Sleep & Leaning: Why sleep should be every child's priority
Sleep is really a central part of learning. Studies have shown that kids who regularly get an adequate amount of sleep have improved attention, behavior, learning, memory, and overall mental and physical health. Poor sleep or not enough sleep affects concentration, memory and behaviour, making it harder for your child to learn. Children who don’t sleep well are more likely to feel sleepy at school during the day and to have difficulties with learning. Not getting enough sleep can also lead to high blood pressure, obesity and even depression.
Remembering things is part of learning. If your child is tired, it’s harder for your child to remember basic things like how to spell words, how to do maths calculations, or where to find information in a book or on the internet. It’s also harder for your child to remember how to do things like playing a musical instrument.
Our brains create and strengthen different types of memory while we’re asleep. For example, just before your child wakes in the morning, their brain is sorting and storing memories and information from the previous day and getting ready for the day ahead.
But what is exactly happening while we sleep?
Critical to sleep’s role in development more generally – is a non-REM phase of deep sleep known as slow-wave sleep (SWS). SWS is important for forming and retaining memories, whether of vocabulary, grammar, or other knowledge. The interaction of different parts of the brain is key here. During SWS, the hippocampus, which is good at quick learning, is in constant communication with the neocortex, to consolidate it for long term recall. So the hippocampus might initially encode a new word learned earlier that day, but to truly consolidate that knowledge – spotting patterns and finding connections with other ideas that allow for creative problem-solving – the neocortical system needs to get involved.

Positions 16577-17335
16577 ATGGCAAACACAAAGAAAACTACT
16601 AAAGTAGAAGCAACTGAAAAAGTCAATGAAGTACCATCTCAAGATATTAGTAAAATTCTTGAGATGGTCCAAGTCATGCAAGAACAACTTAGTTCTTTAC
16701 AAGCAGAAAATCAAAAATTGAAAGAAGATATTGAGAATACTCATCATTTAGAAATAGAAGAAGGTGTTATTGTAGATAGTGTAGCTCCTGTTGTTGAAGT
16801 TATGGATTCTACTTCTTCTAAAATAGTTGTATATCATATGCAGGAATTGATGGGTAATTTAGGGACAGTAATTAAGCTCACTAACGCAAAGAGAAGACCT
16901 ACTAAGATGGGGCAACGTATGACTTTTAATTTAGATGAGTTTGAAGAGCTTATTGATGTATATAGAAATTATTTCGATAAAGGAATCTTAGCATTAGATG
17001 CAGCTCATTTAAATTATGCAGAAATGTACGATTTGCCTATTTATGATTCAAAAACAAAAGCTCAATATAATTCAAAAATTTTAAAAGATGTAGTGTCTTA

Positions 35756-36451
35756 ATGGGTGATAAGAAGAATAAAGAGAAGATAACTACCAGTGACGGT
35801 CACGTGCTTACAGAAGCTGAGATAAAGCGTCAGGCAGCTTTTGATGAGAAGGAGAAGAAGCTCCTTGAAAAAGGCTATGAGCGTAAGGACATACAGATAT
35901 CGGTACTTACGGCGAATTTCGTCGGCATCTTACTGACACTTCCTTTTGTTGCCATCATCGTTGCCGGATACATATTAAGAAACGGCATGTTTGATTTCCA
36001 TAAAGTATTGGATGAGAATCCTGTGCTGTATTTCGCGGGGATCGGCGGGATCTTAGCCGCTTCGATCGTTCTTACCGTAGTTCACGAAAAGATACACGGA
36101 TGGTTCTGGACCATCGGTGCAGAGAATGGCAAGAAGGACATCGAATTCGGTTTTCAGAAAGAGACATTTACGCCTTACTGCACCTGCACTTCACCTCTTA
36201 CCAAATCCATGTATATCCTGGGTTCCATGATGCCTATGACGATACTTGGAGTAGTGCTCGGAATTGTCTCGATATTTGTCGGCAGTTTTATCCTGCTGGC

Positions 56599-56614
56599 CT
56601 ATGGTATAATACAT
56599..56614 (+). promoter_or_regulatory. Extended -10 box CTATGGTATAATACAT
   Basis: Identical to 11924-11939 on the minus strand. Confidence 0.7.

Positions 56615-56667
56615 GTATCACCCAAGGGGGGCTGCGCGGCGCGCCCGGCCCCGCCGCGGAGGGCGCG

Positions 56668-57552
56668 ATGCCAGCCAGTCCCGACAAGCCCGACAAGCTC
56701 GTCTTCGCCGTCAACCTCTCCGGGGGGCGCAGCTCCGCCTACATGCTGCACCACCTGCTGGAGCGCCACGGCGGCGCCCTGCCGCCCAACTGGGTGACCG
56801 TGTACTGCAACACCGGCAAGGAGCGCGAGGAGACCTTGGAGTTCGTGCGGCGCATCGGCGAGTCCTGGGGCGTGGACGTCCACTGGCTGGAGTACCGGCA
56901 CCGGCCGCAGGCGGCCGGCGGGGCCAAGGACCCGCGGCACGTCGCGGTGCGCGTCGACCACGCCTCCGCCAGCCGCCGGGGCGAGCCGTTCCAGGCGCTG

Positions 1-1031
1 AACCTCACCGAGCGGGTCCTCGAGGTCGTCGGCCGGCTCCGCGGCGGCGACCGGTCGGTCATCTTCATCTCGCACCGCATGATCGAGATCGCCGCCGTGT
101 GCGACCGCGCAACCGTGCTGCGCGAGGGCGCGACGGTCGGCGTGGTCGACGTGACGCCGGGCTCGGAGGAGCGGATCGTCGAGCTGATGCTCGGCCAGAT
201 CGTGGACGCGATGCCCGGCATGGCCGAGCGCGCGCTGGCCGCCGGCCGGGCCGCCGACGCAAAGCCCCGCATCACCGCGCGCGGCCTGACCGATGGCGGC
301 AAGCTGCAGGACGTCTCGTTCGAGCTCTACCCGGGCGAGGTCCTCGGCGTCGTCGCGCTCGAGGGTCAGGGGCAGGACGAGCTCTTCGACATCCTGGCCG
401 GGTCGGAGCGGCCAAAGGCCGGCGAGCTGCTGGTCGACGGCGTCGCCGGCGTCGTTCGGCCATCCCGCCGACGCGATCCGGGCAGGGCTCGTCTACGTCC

This information expressway between the hippocampus and the neocortex is populated by sleep spindles – spikes in brain activity that are no more than three seconds long.
Children’s ability to learn so rapidly may stem from the fact that they have more slow-wave sleep. Adults can also call upon this kind of information learned during the day. But as researchers explain, sleep is doing that in a more efficient way in children. Children need to sleep during the day to remember everything that they have to learn.
“The effects are stronger in early childhood because the brain is developing,” says Dominique Petit, the coordinator of the Canadian Sleep and Circadian Network, who has also explored the circadian rhythm in children. In practical terms, this means that “children need to sleep during the day to remember everything that they have to learn”.
"Daytime naps in young children have been shown to be really important for vocabulary growth, generalisation of the meaning of words and abstraction in language learning," she says. "Sleep continues to be important for memory and learning throughout the lifetime, though.”
Not only does sleep help with accessing this information, it also changes the way this information is accessed. This makes brains more flexible at retrieving information (or able to access it in more ways). But it also makes them better at extracting the most significant parts of it.
What is the recommended amount of sleep a child should get?
It varies based on age. The American Academy of Pediatrics recommends:
Infants under 1 year: 12-16 hours
Children 1-2 years old: 11-14 hours
Children 3-5 years old: 10-13 hours
Children 6-12 years old: 9-12 hours
Teenagers 13-18 years old: 8-10 hours
Marlen Vas., Director of Music